Savings. This hobby can range from enjoying a $40 OEM with modded switches and a decent keyset to a $1000 custom masterpiece. It can be a one off keyboard you designed for yourself, or it can be from a groupbuy run for many to enjoy. Regardless of what your goals are, sticking with a budget that is within your means is more valuable than people realize. Even normal customs can go for $300 when building a custom 60% with modded switches, and a $120+ GMK keycap set. Even if you're determined to handwired your own project to save some $, don't forget the equipment you need for soldering if you don't have that yet. Some people like keeping track of every expense, and others cringe at that idea. There are always ways to help cut costs in your build. Often many can source cheaper components on mechmarket or simply asking friends in the community. Sometimes you'll have to bite the bullet and spend multiple dollars per switch if you're going for something extremely exotic. On the other hand, many are happy buying switches stock and using them normally in their builds. In my opinion, it gives good perspective to try out stock switches before really getting into the switch modding game. The truth about savings is a bit similar to basic economic concepts. Many group buys don't have the economies of scale that OEM boards benefit from. There aren't thousands of people ordering custom aluminum keyboards to bring the board down. There may be 100, 50, or even less people involved in the buy. Often you'll be sourcing components from different sources which add in terms of shipping. You may be in an aluminum case group buy, but need to source your switches and stabilizers from somewhere else. At the same time, you might also be involved in a key set groupbuy that you plan on putting on your custom. When you're involved in 1-3 group buys while also sourcing parts for a build, the costs and grow quicker than expected.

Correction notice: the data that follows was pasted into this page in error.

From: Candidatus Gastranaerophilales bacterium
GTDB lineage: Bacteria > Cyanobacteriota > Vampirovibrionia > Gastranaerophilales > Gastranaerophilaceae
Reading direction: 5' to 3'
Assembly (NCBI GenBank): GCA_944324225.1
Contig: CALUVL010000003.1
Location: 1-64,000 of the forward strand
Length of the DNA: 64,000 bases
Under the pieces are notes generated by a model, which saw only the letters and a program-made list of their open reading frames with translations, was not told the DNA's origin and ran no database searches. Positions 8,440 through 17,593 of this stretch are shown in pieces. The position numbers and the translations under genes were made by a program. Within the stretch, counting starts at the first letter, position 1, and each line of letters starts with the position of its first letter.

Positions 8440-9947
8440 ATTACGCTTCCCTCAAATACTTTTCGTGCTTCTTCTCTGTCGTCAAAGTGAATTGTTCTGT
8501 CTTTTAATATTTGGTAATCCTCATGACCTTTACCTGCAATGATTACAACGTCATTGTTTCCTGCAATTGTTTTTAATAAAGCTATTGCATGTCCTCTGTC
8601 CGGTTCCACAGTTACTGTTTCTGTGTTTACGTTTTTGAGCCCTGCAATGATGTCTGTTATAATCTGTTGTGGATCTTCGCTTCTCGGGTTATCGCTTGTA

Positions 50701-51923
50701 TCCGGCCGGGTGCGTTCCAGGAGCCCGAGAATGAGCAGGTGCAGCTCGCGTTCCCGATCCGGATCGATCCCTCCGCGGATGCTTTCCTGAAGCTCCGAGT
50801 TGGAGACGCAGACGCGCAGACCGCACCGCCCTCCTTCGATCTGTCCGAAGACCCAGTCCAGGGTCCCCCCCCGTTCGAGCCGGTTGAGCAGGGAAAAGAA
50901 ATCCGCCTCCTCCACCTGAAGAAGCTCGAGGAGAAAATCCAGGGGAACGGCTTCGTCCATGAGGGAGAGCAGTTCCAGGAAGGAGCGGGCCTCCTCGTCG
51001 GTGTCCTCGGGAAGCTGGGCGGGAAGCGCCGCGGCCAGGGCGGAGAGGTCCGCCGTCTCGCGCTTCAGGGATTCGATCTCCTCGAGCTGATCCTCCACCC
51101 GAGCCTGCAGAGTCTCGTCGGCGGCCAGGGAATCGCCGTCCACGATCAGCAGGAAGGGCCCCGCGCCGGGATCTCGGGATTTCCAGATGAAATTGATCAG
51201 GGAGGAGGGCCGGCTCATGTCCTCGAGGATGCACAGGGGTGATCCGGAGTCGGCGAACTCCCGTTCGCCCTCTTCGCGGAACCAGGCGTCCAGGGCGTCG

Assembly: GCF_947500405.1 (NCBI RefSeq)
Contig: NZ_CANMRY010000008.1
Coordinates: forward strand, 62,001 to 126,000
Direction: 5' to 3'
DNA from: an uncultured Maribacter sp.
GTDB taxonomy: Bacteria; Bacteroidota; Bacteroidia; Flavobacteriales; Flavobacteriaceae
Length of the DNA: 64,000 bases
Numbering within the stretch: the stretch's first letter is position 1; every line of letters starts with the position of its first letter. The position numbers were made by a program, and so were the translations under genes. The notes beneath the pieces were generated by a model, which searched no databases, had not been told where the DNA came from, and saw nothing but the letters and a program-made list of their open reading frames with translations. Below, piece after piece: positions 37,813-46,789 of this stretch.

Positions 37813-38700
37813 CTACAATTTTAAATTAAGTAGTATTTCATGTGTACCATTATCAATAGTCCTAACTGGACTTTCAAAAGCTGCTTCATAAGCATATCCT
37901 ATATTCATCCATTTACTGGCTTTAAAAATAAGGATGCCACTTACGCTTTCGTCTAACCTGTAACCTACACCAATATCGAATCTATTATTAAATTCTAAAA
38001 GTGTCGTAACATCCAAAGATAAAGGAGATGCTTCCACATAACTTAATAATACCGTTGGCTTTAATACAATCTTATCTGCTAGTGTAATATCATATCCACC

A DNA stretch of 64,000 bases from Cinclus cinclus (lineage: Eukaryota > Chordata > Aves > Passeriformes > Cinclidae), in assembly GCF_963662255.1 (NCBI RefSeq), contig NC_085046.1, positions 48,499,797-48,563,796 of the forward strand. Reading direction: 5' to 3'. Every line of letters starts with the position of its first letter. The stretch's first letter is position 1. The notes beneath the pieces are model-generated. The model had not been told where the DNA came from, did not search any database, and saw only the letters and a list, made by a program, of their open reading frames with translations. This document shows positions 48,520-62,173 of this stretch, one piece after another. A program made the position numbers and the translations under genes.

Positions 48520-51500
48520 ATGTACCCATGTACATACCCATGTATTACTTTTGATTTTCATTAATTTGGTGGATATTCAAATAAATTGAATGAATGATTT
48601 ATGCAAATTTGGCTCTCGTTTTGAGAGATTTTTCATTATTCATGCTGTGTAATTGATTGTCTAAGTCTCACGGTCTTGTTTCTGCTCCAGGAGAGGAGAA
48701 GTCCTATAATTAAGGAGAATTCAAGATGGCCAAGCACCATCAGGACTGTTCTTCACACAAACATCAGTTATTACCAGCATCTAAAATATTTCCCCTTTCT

In conclusion, you should definitely do your research if you want to pursue a custom keyboard and I highly suggest you consider jumping down the rabbit hole if possible. This was only a shallow look into different aspects of custom keyboards since there are many facets to consider. Like with building a PC, a keyboard can be everything you want it to be from how it looks to how it feel underneath you fingertips. It's a custom keyboard. It's for you after all. We'll have more articles in the future going into more depth about the various aspects of enthusiast keyboards.